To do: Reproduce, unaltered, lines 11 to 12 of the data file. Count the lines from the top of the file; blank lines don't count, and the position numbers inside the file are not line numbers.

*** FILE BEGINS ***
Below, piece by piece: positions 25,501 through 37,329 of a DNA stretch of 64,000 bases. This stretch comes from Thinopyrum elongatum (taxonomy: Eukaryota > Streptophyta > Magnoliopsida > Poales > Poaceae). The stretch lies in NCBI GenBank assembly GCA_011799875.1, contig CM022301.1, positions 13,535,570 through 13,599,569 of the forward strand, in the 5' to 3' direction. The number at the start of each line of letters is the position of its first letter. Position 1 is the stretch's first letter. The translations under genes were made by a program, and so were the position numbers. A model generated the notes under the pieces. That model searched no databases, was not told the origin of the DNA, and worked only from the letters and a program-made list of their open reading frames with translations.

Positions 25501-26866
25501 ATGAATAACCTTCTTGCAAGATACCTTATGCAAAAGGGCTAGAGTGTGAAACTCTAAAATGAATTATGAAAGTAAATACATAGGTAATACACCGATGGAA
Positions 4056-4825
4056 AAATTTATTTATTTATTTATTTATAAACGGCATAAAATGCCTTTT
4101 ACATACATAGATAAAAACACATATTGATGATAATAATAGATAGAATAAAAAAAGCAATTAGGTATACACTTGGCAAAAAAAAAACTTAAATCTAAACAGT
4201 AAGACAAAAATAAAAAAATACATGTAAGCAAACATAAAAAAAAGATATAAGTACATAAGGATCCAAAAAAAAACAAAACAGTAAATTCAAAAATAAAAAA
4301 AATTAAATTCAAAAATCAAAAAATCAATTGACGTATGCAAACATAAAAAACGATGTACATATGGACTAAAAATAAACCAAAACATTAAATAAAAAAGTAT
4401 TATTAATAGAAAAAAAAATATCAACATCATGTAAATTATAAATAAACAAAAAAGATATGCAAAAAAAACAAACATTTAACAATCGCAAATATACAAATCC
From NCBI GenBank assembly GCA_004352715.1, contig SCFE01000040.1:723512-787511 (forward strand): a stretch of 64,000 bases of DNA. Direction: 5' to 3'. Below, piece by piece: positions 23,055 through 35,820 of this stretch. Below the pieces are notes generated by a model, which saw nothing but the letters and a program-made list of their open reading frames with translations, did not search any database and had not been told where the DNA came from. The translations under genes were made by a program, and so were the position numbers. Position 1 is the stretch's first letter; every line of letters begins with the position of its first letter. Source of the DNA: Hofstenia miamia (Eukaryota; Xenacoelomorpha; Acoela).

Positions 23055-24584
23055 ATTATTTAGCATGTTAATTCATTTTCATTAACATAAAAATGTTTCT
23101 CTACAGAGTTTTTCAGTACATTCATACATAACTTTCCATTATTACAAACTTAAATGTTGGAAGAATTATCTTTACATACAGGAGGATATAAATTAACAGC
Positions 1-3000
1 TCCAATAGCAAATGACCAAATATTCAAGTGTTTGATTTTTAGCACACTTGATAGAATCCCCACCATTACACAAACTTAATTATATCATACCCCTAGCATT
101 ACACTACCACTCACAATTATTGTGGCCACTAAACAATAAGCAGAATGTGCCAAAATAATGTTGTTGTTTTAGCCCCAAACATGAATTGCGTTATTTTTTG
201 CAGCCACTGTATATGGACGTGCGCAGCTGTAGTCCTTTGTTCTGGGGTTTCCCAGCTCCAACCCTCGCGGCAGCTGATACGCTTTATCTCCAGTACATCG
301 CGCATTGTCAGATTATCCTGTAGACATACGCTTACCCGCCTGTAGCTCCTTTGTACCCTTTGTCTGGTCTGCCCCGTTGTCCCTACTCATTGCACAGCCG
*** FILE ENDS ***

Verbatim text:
Positions 23055-24584
23055 ATTATTTAGCATGTTAATTCATTTTCATTAACATAAAAATGTTTCT